Monday, November 30, 2009

Letters I will never send, #2

Dear Homeless Looking People Outside Of The New England Conservatory of Music --

Why were you standing outside of the theater before the opera on Sat. night, holding sign that say, "I need a ticket?"

I mean, are you just really passionate Handel lovers? So that you see your lack of season tickets as the worst aspect of your current economic predicament? I can't say I empathize -- I was born nearly tone deaf, and so my cultural inclinations run literary rather than musical. (Like Florence King, I suspect that I might have been born with
an ear for music gone awry.
But that's another story.) And again fortunately for me, libraries are free.

But I fear that you are not really driven by love of eighteenth-century pastorals -- but rather, class warfare. And in that case, I do not get it. Do you really think that class war mongering will make people relinquish their tickets? Do you not think that they will not instead feel put off by your attempts to stir up ressentiment?

Alternately, are there not cheaper available alternatives for warm indoor places? Libraries -- yes, I know, again with the libraries. Bookstores? Coffee shops? Could you not stand outside of movie theaters, seeing as how movie tickets are cheaper? And some of them feature plotlines more interesting than love triangle among hot chick, hot shepherd, and Cyclops?

I fear I also do not quite see targeting opera as symbol of plutocracy. During my red state childhood, my parents often took me to opera and classical music concerts because they were supposed to be Improving. We used to run into one of my Sunday school teachers sometimes -- a woman whom I remember for her sublime voice and utter lack of imagination. Think Lily Fisher from Willa Cather's Song of the Lark. Teenagers in small towns across America do bad, bad things -- among them fad diets and Objectivism -- not to end up like that woman. I would know. So I associate the genre equally with a kind of middle-middle-class earnestness as much as with caviar-swilling aristocrats. That is okay -- beautiful things need not be defined by the likes of the people I like them.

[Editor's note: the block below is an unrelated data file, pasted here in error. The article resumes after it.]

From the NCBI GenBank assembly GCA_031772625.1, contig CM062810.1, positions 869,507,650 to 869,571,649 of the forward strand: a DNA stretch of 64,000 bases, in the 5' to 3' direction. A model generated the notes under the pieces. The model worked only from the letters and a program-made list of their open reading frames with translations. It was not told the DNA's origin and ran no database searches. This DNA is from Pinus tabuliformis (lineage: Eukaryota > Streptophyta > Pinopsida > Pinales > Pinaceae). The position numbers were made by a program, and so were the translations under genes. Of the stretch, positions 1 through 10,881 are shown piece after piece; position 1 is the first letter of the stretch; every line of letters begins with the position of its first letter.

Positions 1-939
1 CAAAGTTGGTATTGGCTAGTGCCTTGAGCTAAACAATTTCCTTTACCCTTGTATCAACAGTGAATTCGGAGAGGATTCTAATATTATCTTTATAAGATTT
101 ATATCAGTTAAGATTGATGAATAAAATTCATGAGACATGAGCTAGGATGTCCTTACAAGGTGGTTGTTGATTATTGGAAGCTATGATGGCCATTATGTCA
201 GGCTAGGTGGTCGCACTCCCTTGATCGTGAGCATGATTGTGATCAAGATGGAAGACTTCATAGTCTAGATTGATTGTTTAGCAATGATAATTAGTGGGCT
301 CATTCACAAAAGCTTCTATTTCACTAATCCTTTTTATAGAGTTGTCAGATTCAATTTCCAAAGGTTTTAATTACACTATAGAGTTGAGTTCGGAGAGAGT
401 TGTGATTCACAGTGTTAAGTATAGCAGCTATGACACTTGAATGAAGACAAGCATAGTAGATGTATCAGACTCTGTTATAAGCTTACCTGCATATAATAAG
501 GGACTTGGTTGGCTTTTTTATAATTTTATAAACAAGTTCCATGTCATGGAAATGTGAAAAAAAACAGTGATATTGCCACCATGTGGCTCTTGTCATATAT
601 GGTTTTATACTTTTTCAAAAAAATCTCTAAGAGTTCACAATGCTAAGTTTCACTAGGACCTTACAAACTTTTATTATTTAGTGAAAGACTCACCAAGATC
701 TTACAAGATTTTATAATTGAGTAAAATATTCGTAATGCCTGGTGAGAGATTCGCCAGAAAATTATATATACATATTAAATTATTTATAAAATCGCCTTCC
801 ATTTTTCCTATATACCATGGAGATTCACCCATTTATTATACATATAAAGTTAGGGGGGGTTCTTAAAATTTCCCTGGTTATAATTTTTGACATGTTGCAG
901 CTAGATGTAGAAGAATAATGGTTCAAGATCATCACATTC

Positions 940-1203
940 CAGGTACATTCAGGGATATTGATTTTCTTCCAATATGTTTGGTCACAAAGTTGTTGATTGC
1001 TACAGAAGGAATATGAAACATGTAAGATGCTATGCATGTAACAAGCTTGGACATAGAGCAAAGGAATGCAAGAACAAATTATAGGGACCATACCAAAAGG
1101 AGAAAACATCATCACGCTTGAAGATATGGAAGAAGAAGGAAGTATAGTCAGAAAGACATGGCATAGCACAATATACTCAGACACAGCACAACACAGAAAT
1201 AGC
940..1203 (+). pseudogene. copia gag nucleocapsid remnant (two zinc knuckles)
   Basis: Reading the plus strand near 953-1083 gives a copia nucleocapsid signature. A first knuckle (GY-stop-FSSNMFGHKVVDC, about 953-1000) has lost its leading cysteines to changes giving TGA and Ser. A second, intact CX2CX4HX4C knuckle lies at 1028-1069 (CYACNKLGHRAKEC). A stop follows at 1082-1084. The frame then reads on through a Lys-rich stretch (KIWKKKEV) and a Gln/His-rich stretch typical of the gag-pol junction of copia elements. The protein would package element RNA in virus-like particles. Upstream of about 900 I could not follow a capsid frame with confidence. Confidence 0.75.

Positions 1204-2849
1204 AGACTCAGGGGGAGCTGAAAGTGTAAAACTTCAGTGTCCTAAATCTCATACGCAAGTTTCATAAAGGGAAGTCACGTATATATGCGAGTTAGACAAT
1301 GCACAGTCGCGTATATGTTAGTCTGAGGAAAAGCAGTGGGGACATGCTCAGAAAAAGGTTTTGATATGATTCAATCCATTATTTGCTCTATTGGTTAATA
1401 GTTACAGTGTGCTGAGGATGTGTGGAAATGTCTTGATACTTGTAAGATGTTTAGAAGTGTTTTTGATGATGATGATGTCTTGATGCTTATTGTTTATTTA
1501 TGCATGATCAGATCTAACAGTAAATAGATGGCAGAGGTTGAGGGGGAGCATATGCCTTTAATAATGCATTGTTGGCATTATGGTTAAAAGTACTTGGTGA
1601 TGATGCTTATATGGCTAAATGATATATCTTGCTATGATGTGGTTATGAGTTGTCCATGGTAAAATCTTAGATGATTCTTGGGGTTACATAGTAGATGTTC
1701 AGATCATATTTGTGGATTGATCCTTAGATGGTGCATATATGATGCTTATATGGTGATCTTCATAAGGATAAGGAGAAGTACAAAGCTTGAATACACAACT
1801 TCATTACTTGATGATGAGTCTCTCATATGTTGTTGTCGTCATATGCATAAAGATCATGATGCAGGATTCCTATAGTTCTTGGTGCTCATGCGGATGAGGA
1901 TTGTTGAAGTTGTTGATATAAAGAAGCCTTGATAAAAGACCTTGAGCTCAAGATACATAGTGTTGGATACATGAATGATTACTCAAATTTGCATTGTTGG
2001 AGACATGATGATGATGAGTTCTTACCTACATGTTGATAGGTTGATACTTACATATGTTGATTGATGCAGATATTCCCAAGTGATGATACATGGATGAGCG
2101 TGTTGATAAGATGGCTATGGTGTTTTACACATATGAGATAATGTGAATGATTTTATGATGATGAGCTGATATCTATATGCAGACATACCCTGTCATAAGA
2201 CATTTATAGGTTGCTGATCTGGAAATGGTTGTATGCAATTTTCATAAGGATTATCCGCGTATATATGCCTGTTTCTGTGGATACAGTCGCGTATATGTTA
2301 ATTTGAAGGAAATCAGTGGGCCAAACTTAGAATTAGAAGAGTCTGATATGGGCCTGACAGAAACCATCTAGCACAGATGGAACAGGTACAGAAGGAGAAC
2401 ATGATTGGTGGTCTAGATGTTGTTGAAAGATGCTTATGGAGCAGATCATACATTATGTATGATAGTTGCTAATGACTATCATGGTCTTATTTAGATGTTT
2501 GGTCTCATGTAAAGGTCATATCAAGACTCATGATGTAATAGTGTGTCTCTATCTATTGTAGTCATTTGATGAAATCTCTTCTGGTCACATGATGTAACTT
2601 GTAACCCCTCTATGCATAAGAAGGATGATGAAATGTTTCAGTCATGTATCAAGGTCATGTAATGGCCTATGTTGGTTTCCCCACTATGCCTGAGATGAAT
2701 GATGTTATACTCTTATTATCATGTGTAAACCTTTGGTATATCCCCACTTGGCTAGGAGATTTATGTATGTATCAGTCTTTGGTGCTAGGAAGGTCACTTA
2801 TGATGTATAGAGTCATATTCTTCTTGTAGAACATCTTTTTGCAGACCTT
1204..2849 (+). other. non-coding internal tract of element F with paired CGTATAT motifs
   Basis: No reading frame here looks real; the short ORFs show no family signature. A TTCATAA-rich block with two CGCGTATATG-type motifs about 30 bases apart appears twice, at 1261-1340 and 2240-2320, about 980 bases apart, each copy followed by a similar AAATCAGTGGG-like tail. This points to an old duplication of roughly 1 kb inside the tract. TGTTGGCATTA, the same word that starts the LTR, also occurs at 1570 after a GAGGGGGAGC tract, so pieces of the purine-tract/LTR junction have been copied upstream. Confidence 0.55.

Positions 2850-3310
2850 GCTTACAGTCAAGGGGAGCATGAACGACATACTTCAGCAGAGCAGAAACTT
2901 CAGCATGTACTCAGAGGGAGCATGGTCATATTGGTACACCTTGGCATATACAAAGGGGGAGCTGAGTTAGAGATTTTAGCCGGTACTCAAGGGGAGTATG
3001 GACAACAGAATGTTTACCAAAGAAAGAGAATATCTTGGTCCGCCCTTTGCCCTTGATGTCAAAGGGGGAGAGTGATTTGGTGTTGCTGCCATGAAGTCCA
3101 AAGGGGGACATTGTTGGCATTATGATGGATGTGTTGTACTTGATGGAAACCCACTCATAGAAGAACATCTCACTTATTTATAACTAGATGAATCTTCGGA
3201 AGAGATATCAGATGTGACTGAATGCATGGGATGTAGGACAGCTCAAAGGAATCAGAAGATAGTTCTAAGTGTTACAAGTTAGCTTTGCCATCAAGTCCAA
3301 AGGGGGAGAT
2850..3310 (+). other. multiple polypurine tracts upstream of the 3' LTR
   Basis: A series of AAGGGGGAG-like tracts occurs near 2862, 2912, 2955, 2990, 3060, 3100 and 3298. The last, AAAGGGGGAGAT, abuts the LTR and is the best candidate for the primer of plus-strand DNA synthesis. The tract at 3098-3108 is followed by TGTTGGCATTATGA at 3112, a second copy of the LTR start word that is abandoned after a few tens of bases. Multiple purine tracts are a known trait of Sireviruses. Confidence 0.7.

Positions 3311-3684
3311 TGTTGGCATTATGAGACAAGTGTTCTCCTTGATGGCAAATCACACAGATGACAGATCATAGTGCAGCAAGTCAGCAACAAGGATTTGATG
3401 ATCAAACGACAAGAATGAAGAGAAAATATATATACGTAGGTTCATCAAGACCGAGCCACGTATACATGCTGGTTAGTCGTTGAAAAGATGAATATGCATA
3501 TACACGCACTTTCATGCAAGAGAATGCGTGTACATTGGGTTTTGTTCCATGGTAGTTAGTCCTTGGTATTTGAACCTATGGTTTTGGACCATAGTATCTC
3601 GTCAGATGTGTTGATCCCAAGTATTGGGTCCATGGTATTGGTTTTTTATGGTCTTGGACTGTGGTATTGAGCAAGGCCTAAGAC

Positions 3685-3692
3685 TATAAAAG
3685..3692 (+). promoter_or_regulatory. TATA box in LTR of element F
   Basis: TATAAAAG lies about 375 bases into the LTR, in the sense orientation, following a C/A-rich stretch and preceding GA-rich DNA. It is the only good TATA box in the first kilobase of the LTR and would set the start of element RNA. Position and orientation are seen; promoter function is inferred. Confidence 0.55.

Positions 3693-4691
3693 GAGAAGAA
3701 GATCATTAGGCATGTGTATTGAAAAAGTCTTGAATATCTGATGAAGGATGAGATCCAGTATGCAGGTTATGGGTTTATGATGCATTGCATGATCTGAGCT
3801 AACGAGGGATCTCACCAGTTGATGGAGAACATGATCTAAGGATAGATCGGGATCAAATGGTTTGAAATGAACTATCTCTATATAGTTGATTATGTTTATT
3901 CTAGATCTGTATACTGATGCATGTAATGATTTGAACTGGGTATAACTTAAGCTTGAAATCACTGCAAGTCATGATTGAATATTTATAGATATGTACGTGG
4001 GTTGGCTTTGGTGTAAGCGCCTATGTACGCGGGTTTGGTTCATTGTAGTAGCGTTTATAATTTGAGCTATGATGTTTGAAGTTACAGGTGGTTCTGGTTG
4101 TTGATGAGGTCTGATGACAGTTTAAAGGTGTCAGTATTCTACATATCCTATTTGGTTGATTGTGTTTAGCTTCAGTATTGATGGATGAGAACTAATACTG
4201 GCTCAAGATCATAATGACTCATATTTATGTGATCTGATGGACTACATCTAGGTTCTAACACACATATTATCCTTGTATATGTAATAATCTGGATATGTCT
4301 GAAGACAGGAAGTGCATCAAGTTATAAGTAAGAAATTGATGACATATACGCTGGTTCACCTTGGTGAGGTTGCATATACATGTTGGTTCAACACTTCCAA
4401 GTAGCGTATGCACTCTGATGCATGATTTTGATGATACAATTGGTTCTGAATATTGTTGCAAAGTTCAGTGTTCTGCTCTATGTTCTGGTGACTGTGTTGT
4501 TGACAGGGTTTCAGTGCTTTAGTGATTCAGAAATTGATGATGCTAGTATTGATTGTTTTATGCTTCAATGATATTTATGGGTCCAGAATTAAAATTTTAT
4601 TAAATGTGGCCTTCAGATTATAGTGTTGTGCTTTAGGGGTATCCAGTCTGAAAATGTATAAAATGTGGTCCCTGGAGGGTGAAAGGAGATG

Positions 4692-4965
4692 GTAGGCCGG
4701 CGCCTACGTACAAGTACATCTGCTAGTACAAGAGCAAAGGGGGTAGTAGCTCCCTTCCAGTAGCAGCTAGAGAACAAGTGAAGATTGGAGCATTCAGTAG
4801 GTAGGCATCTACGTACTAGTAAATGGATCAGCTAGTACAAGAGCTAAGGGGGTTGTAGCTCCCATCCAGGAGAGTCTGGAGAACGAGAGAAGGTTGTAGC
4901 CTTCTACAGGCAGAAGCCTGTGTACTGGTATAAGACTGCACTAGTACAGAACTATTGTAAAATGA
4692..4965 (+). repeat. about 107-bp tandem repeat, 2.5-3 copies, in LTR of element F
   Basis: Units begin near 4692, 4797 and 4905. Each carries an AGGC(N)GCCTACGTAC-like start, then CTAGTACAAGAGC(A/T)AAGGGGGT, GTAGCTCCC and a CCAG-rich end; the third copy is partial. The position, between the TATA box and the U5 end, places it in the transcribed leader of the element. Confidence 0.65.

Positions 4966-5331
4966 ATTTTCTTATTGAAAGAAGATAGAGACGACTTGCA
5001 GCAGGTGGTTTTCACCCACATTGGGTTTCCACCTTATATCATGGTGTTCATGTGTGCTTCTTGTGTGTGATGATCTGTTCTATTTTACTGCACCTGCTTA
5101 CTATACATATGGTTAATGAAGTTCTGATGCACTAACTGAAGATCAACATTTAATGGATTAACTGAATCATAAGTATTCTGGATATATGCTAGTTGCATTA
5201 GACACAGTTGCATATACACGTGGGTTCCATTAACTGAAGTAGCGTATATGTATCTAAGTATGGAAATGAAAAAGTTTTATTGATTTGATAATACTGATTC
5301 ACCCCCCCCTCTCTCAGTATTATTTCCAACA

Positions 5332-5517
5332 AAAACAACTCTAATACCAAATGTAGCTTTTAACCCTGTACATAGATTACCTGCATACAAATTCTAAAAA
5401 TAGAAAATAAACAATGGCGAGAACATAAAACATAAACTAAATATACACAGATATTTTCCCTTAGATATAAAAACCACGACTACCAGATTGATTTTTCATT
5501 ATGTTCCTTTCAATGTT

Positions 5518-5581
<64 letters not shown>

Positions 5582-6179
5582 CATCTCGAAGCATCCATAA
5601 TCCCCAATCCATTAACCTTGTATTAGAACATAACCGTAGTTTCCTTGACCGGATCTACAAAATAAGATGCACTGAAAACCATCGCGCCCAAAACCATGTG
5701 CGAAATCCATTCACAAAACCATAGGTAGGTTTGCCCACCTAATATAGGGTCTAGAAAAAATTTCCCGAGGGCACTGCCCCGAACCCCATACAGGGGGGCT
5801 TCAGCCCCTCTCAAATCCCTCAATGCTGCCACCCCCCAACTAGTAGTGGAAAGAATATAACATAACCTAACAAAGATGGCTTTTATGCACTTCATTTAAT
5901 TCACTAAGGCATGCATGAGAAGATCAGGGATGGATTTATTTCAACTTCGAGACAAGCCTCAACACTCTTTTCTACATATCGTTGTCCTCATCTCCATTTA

Saturday, November 28, 2009


1)This post reminded me of Paul Fussell's carping in Class about "legible clothing." (Stolen from one of Alison Lurie's books, I believe. But my copy is back at my parents' house, and I'm still in MA.) Though I agree with Fussell on fashion grounds, the result of the case is absurd on 1A grounds.

2)A well-written post that provides a helpful anti-paternalism data point.

3)I am reluctant to comment on anything history of the civil rights movement related here because it hits too close to home (home = work.) But I thought these posts interesting. Note that interesting /= substantive commentary.

4)I think I was born without some crucial gene that allows people to feel outrage. It reminds me of the time that I told Pnin that I am not actually from Venus, and he is not actually from Mars; rather, I suspect that we are both actually from Vulcan.

Friday, November 27, 2009

Can I call myself a non-mystic nationalist?

I recently finished two of the new biographies of Ayn Rand (both Jennifer Burns's & Anne Heller's. ) One or both recount a story where some annoying know-nothing nativist goes off on a rant against immigration in front of Rand.* And she replies, "I chose to become an American. What did you do?"

This anecdote popped into my head as I've been reading the Jonah Goldberg/Will Wilkinson/PEG exchanges on "mystic nationalism." Unlike Rand, I can't say that I chose to become an American. (Though my maternal grandfather did as recently as the 1960s.) But the Rand quote encapusulates the kind of patriotism I feel and want other Americans to feel. I'm not proud of my country because I feel some kind of sappy atavistic pull toward the flag or apple pie. I'm an American because I'm rationally convinced that I live in a wonderful country.